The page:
Some states, including New York, have begun taking severance pay into account when processing UI claims, which can result in delays to employees who receive severance pay when they leave the job. Employers who utilize severance packages should be aware of the law in their particular state.

The end of the year presents an excellent opportunity to check posters to make sure they are current, and to review practices to ensure compliance.

The goal of this article is to provide employers with current labor and employment information. The contents should not be interpreted or construed as legal advice or opinion. For individual responses to questions or concerns regarding any given situation, the reader should consult with Anthony Raimondo at McCormick Barstow LLP in Fresno at (559) 433-1300.



Ultimately, It’s Up to You to Git ‘er Done

Dec 14, 2013

While advisors, educators and accountants are important members of your management advisory teams, it is still the dairy that has to get the job done. And that includes your I-9 forms.

ChuckSchwartau photoBy Chuck Schwartau, University of Minnesota Extension

A rather well known comedian has the line "Git’er done" as his trademark. I think what he is generally saying is that when a task needs to be done, don’t spend a lot of excess time analyzing the whole thing, just dig in and get it done. Sometimes a task needs significant planning for accuracy and efficiency, but sometimes you just need to get the job done. I was reminded of this at a recent dairy advisory team meeting.

This farm has taken advantage of an advisory team program for several years and has used it well to consider expansion plans, facility improvements, nutrition options and general management questions. One frequent discussion topic is the workforce, including regular mention of proper documentation for all employees and I-9s in the files. As an advisory team and educators, we have done all we should to help this farm be successful. While finances are sometimes tight as on many farms, great facility improvements have been made, production is excellent, herd management is top of the line and things are going rather well.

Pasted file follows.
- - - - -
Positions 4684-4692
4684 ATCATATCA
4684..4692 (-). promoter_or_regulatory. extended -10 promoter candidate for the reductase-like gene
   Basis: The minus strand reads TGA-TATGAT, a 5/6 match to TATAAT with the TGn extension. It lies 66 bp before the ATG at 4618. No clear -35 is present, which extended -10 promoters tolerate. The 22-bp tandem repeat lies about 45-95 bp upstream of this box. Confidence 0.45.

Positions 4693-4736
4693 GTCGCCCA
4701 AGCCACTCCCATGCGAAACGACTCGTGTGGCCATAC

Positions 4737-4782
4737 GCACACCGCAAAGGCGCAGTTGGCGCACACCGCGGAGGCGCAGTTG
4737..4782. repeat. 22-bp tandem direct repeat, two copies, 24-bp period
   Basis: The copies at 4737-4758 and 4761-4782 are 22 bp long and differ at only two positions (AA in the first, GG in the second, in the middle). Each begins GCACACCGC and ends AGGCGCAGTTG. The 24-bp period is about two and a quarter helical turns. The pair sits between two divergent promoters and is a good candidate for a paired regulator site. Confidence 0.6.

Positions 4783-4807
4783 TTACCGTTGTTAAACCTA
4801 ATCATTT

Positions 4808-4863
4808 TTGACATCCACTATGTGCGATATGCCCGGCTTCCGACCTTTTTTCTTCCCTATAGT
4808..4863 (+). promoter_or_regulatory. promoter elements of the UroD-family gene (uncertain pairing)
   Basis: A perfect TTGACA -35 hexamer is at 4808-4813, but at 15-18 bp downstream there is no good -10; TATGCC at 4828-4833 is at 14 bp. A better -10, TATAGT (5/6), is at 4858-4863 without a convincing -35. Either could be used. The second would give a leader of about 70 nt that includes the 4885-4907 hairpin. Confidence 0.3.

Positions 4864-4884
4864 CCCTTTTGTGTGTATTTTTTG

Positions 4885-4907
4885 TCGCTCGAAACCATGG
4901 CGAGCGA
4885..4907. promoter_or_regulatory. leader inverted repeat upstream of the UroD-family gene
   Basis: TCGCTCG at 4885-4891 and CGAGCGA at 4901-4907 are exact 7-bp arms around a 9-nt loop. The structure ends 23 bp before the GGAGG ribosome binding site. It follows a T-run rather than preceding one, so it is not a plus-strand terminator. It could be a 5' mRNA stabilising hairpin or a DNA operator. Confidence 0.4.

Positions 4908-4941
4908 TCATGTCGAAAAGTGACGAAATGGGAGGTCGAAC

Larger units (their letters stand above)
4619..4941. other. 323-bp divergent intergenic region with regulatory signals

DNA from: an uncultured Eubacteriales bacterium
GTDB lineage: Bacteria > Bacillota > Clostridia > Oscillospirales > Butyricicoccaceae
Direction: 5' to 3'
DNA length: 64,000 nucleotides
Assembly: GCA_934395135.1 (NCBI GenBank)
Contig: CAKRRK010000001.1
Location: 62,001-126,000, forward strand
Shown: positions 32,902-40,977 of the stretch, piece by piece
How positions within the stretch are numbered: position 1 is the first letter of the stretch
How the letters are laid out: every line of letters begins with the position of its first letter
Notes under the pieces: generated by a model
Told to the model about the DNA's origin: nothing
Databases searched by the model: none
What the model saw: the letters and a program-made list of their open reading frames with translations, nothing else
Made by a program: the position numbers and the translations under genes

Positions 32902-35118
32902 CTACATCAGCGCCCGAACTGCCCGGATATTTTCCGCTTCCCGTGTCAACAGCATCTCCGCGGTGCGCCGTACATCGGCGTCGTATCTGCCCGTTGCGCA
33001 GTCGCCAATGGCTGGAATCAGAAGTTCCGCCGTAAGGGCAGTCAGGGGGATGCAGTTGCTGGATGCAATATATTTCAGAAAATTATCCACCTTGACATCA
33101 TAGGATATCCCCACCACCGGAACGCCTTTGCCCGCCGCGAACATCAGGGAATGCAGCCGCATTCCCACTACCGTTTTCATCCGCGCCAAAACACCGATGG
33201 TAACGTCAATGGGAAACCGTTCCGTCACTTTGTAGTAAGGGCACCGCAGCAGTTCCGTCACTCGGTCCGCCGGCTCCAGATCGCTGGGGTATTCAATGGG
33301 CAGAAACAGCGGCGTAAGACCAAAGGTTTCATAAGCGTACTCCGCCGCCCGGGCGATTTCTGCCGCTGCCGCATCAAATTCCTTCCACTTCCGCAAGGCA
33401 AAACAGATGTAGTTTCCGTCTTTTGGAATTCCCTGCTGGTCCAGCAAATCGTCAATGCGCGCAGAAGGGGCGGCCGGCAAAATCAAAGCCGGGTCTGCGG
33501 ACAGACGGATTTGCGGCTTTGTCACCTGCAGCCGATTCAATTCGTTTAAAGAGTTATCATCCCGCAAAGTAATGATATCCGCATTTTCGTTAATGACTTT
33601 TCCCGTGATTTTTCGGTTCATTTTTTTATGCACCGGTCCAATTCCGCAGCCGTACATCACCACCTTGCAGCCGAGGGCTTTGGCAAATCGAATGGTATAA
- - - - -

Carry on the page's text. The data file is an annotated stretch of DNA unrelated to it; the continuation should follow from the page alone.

A recent incident on the road between farmsteads triggered a major headache for the farm, though. A routine traffic stop to question a license plate triggered much more when the officer decided to ask additional questions of the immigrant employee. The expanded investigation resulted in a call to Immigration and Customs Enforcement (ICE) and their involvement.

ICE asked the farm for I-9s on all of their employees. The farm was unable to produce a satisfactory, complete file of I-9s. ICE is continuing its investigation and at some point will determine the penalty it may levy against the farm. The size of a penalty will depend on the number of employees who have missing records and whether ICE thinks the farm knew some of these employees were improperly documented. All the farm can do is wait and hope the fine is not too large. Experience in other parts of the country suggests that fines could be quite significant if the ICE so decides.